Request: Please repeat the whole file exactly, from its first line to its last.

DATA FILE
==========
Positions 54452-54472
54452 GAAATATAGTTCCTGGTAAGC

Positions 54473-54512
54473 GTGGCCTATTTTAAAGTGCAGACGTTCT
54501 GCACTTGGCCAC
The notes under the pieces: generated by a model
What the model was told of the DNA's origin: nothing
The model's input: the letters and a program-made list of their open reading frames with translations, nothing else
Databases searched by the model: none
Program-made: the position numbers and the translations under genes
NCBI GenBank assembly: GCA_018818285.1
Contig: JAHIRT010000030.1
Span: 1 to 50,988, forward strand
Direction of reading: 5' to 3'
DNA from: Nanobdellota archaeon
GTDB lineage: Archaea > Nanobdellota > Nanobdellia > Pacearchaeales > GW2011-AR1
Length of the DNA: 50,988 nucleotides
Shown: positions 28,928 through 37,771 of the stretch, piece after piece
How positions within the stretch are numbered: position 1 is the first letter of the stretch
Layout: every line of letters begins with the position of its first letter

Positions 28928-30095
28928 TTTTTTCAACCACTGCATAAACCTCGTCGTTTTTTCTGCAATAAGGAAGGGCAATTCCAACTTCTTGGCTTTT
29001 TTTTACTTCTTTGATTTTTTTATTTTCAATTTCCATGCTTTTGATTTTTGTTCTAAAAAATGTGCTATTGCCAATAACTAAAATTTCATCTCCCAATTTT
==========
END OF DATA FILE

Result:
Positions 54452-54472
54452 GAAATATAGTTCCTGGTAAGC

Positions 54473-54512
54473 GTGGCCTATTTTAAAGTGCAGACGTTCT
54501 GCACTTGGCCAC
The notes under the pieces: generated by a model
What the model was told of the DNA's origin: nothing
The model's input: the letters and a program-made list of their open reading frames with translations, nothing else
Databases searched by the model: none
Program-made: the position numbers and the translations under genes
NCBI GenBank assembly: GCA_018818285.1
Contig: JAHIRT010000030.1
Span: 1 to 50,988, forward strand
Direction of reading: 5' to 3'
DNA from: Nanobdellota archaeon
GTDB lineage: Archaea > Nanobdellota > Nanobdellia > Pacearchaeales > GW2011-AR1
Length of the DNA: 50,988 nucleotides
Shown: positions 28,928 through 37,771 of the stretch, piece after piece
How positions within the stretch are numbered: position 1 is the first letter of the stretch
Layout: every line of letters begins with the position of its first letter

Positions 28928-30095
28928 TTTTTTCAACCACTGCATAAACCTCGTCGTTTTTTCTGCAATAAGGAAGGGCAATTCCAACTTCTTGGCTTTT
29001 TTTTACTTCTTTGATTTTTTTATTTTCAATTTCCATGCTTTTGATTTTTGTTCTAAAAAATGTGCTATTGCCAATAACTAAAATTTCATCTCCCAATTTT